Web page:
Born in Guerrero, Mexico, Eder was brought to Santa Barbara, California at the age of 4 as an undocumented immigrant. Eder believes that being exposed to domestic diversity can help policy leaders better serve marginalized communities. He attended UCLA, where he advocated for immigration reform and educational access for all students. Upon graduation, Eder worked at the UCLA Community Programs Office where he managed the Student Retention Center, working towards 100% student retention. Eder received his Masters’ of Public Administration at Columbia University concentrating in Urban and Social Policy.
Originally from Jalisco, Mexico, Gaby has lived in Califorina since the age of 7 and for the past 10 years has considered Oxnard her home. Her journey to achieve higher education began after migrating to the United States with her family; however as an undocumented student she has encountered many struggles that have shaped her community involvement. She has advocated for the rights of undocumented students and of the greater immigrant community through her involvement with student organizations such as the Oxnard College DREAM Club and IDEAS of UCSB and also through community organizations such as Ventura County CLUE.As an Alumni Gaby considers FLA to be an instrumental part of her self empowerment and she recognizes the value of building peer networks amongst youth as a source of support but also as a way to strengthen our community. Her biggest source of inspiration are the people in her community who turn their struggle into their strength and she hopes that the youth will also be able to be able to find their inspiration in the prior generations who have fought to lead the way for those to come. She is a recent graduate of UCSB where she earned a Bachelor’s Degree in Spanish and Latin American Studies.
Vicente Garcia, Jr. Vicente started to work for Future Leaders in October 2015. Born and raised in Isla Vista, Vicente understands the importance in teen-prevention programs for Latino/a youth; he himself participated in local programs such as the IV Teen Center and Just Communities. After spending his childhood in the small immigrant community that resides in the college town of Isla Vista, he decided to continue his higher education at Santa Barbara City College where he received an Associate of Arts Degree in Chicana/o Studies and Associate of Science Degree in Automotive Technology. With the guidance of student programs, he then chose to continue his higher education at the California State University at Channel Islands where he graduated with Honors, receiving a Bachelor Degree in Chicana/o Studies and minor in Spanish.Vicente’s passion for culture and history has developed into a wealth of knowledge for the youth of Future Leaders of America. He states, “As the community has supported me through my educational career, I have chosen to now come back to be at service for my community.” Having seen the struggles of the low-income communities in Santa Barbara, his goals are to guide Santa Barbara youth towards a more positive identity all the while reaching their maximum potentials as human beings. He is currently looking into graduate schools, in hope to set yet another example for his students.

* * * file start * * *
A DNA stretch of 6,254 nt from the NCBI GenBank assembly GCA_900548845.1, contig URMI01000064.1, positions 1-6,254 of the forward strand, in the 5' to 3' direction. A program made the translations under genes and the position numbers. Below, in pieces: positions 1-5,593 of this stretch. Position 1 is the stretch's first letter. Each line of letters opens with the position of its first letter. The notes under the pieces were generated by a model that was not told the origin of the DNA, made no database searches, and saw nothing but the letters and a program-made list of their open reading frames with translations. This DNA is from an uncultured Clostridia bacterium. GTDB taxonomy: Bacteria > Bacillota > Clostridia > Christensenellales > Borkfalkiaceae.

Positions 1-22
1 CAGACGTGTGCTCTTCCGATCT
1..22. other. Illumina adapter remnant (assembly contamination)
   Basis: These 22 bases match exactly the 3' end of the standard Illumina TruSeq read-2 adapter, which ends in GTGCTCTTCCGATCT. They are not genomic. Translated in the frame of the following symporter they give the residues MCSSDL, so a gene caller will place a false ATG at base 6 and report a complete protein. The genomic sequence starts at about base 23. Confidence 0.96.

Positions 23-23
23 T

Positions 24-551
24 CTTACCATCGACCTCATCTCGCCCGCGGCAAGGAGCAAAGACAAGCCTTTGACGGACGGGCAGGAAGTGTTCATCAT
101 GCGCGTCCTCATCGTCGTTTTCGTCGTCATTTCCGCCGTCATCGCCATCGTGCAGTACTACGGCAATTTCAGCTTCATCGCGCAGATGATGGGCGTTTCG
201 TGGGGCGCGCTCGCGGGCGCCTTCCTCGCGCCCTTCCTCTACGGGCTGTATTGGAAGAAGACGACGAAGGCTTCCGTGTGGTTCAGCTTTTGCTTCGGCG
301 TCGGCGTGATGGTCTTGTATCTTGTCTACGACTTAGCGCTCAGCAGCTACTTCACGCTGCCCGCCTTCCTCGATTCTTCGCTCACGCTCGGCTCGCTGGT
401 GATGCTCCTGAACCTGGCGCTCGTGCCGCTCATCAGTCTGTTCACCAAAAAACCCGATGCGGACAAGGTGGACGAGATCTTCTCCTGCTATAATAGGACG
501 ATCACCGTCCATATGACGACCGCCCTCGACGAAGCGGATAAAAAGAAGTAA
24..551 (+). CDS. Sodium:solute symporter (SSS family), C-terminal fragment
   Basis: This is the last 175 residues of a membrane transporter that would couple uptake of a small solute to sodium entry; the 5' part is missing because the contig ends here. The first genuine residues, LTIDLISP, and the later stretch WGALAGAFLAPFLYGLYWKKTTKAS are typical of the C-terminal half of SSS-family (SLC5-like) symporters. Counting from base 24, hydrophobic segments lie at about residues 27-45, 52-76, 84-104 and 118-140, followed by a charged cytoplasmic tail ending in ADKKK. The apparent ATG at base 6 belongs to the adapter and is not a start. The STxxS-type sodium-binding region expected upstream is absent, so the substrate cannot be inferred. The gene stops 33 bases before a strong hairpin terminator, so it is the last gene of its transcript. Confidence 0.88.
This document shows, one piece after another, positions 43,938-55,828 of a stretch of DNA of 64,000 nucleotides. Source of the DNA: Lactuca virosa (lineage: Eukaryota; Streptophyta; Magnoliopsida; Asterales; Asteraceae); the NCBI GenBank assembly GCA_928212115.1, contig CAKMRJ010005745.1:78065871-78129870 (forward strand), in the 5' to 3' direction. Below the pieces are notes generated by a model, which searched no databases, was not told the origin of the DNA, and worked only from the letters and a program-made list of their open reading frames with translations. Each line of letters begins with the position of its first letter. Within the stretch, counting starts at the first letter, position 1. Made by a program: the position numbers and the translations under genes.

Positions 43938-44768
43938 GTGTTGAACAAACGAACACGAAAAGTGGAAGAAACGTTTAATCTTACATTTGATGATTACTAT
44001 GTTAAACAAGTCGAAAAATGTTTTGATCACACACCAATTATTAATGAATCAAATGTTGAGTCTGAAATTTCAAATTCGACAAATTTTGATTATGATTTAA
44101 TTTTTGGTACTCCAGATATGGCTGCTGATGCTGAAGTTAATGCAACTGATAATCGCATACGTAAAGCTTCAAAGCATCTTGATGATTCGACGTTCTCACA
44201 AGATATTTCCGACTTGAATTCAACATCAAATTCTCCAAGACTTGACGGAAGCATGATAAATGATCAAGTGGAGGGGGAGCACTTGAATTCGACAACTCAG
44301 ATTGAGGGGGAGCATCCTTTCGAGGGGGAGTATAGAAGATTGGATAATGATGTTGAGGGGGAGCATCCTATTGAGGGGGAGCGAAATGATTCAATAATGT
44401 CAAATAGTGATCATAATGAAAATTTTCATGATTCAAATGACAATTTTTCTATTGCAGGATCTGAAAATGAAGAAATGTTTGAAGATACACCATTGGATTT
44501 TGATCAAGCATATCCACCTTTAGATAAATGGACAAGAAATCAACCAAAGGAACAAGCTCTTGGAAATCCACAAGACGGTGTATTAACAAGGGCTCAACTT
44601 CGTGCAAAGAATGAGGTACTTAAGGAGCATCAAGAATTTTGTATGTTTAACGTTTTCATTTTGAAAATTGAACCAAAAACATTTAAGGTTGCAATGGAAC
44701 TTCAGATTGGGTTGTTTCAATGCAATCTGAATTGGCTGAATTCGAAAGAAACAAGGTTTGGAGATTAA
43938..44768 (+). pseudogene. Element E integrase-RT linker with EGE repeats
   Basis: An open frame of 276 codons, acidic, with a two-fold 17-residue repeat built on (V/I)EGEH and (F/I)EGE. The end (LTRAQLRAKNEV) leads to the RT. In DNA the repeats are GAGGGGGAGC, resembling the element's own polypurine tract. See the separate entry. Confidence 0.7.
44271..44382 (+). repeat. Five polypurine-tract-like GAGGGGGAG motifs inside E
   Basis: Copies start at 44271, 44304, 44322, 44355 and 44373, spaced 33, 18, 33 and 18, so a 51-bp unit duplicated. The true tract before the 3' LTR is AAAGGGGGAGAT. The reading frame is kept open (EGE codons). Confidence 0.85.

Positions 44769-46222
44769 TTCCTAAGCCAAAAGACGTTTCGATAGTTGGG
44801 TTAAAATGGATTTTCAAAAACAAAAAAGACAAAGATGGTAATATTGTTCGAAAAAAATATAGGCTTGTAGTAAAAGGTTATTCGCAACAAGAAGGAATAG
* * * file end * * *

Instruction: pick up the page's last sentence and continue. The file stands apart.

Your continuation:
Andrea Esperanza was born and raised in the small town of Fillmore, California. After graduating from Fillmore High School, she went on to attend the University of California San Diego where she was part of various social justice student organizations. After learning about mass incarceration and how it affects people of color, Esperanza collaborated with other students to create the organization, Students Against Mass Incarceration. During her final years at UCSD, Esperanza served as a Co-Campaign Director for the Invest in Graduation Not Incarceration Transform Education (IGNITE) campaign, and later went on to become a Co-Campus Organizing Director, helping oversee all University of California Student Association campaigns on the UCSD campus. Through her involvement in social justice efforts, Esperanza was able to find her passion for advocacy and organizing, furthermore strengthening her belief that knowledge is power. Esperanza is joining the team with prior experience as a Mental Health Crisis Counselor working with youth in Ventura County. One of her future aspirations is to create systemic change through public policy.